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Prime Minster Justin Trudeau speaks during a meeting with the Saskatoon Tribal Council at White Buffalo Youth Lodge in Saskatoon, Friday, September 1, 2017.

Liam Richards/THE CANADIAN PRESS

Justin Trudeau says he's paying attention to the growing dissent over his government's controversial plan to eliminate tax incentives that he insists only benefit wealthy small business owners.

But the prime minister said Friday he "will make no apologies" for the Liberal government's commitment to helping the so-called middle class, even at the expense of the wealthiest Canadians.

Speaking to reporters in Saskatoon, Trudeau acknowledged the backlash over what the government calls proposals to inject more fairness in the tax system by closing loopholes used by a growing number of small businesses.

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"We're doing more for the people who need it and doing less for the people who don't," Trudeau said.

"I'm hearing feedback from Canadians that want to make sure that this does help the middle class.... I'm happy to have discussions and feedback from interested Canadians who want to make our tax code fairer and we're going to take all of those reflections into account."

Entrepreneurs, major industry associations, tax experts and political rivals have warned the three-part plan would hurt the economy and small businesses, including many whose owners would be considered middle class.

The potential changes under scrutiny include ending a practice that allows business owners to lower their tax rate by sprinkling income to family members in lower brackets, even if those relatives are not active in the business.

Another proposal calls for limits on the use of private corporations as a way to gain tax advantages when making passive investments in things like stocks or real estate.

The third change would limit the conversion of a corporation's regular income into capital gains that are typically taxed at a lower rate.

The government has launched a consultation on the proposed reforms that ends Oct. 2.

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Trudeau characterized the changes as being in step with his oft-repeated promise to help the middle class, even if it requires Canada's wealthiest to "pay a little more."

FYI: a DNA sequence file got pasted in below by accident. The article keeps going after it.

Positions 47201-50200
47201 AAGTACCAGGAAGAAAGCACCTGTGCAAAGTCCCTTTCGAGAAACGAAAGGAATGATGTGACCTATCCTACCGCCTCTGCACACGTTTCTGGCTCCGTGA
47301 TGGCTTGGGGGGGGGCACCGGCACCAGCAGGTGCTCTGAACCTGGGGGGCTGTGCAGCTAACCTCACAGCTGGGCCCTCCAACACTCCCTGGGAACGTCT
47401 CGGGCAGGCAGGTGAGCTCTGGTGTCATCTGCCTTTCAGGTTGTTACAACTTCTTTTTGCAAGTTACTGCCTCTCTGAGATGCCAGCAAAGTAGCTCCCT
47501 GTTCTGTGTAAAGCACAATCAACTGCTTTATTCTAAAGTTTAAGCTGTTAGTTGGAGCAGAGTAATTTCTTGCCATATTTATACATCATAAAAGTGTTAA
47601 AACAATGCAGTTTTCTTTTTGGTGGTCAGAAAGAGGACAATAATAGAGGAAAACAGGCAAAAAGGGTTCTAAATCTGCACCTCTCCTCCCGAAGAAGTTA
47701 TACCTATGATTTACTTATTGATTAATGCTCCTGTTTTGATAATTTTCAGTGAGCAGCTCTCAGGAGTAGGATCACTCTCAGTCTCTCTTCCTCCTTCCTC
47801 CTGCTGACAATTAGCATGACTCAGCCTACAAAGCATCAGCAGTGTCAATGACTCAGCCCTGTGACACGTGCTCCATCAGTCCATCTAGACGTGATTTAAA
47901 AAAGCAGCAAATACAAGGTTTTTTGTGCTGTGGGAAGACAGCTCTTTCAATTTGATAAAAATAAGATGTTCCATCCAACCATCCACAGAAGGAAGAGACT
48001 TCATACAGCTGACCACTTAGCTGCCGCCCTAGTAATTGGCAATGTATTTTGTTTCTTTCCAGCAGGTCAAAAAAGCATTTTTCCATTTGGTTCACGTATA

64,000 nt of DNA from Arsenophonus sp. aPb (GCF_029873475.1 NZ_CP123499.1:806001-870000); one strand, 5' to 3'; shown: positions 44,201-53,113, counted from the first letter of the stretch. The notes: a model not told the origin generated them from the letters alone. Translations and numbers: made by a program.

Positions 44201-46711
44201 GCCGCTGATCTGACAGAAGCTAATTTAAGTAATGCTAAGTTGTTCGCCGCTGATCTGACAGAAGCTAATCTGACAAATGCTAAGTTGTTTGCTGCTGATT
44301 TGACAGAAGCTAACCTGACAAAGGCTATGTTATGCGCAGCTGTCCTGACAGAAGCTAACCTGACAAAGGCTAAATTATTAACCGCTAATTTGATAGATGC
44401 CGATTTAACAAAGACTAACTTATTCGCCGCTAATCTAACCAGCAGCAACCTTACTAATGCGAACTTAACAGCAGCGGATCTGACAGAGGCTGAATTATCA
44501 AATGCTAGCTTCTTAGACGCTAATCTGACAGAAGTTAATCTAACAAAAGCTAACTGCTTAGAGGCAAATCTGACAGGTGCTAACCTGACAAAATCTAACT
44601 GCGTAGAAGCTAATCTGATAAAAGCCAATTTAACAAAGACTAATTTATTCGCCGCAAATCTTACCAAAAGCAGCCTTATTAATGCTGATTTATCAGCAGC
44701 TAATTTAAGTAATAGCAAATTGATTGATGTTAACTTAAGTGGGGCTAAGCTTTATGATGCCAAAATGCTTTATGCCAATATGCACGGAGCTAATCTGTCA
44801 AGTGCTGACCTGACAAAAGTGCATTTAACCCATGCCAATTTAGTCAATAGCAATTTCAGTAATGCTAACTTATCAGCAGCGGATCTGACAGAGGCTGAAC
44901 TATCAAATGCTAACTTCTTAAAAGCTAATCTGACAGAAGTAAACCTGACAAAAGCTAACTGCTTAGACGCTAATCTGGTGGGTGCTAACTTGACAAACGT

"We're doing more for the people who need it, and less for the people who don't. That's the commitment we made to Canadians and will continue to make to Canadians," he said.

"I will make no apologies for this approach."

Opponents of the plans include a newly formed coalition of more than 40 industry associations.

The group argues that the incentives targeted by the Liberals are designed to recognize the greater risks faced by small business owners. Those include the use of their family homes as collateral against business loans and having no access to unemployment insurance.

The Conservatives have also demanded that the government allow more time for Canadians and experts to study the proposals.

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The growing anger over the proposed changes has also created concerns in the Liberal caucus.

Finance Minister Bill Morneau held a conference call this week to ease the fears of Liberal backbenchers spooked after complaints over the proposals poured into their riding offices.

Morneau listened to the concerns of his colleagues and provided strategies to help them counter what he considers rampant misinformation about his plan. He also reassured them the government is open to tweaking the proposals to avoid any unintended consequences.

Many Liberals also expect the tax proposals to be a major theme at next week's caucus retreat in Kelowna, B.C.

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